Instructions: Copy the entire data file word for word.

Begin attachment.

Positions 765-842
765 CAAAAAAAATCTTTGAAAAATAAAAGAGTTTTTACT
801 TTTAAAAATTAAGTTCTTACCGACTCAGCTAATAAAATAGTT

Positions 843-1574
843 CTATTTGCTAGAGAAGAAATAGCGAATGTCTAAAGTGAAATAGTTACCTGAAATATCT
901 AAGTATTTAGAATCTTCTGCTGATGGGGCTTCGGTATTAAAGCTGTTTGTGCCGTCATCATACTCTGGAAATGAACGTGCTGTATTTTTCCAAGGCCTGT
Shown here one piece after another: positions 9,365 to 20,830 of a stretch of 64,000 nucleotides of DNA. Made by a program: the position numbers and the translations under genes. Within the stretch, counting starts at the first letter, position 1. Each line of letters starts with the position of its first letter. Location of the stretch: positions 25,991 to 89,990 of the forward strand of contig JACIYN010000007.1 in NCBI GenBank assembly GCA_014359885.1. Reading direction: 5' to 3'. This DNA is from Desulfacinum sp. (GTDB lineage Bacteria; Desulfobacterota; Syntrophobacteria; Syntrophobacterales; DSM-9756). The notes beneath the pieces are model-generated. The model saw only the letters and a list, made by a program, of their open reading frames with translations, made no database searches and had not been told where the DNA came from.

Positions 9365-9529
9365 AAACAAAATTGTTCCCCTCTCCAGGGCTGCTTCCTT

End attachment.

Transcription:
Positions 765-842
765 CAAAAAAAATCTTTGAAAAATAAAAGAGTTTTTACT
801 TTTAAAAATTAAGTTCTTACCGACTCAGCTAATAAAATAGTT

Positions 843-1574
843 CTATTTGCTAGAGAAGAAATAGCGAATGTCTAAAGTGAAATAGTTACCTGAAATATCT
901 AAGTATTTAGAATCTTCTGCTGATGGGGCTTCGGTATTAAAGCTGTTTGTGCCGTCATCATACTCTGGAAATGAACGTGCTGTATTTTTCCAAGGCCTGT
Shown here one piece after another: positions 9,365 to 20,830 of a stretch of 64,000 nucleotides of DNA. Made by a program: the position numbers and the translations under genes. Within the stretch, counting starts at the first letter, position 1. Each line of letters starts with the position of its first letter. Location of the stretch: positions 25,991 to 89,990 of the forward strand of contig JACIYN010000007.1 in NCBI GenBank assembly GCA_014359885.1. Reading direction: 5' to 3'. This DNA is from Desulfacinum sp. (GTDB lineage Bacteria; Desulfobacterota; Syntrophobacteria; Syntrophobacterales; DSM-9756). The notes beneath the pieces are model-generated. The model saw only the letters and a list, made by a program, of their open reading frames with translations, made no database searches and had not been told where the DNA came from.

Positions 9365-9529
9365 AAACAAAATTGTTCCCCTCTCCAGGGCTGCTTCCTT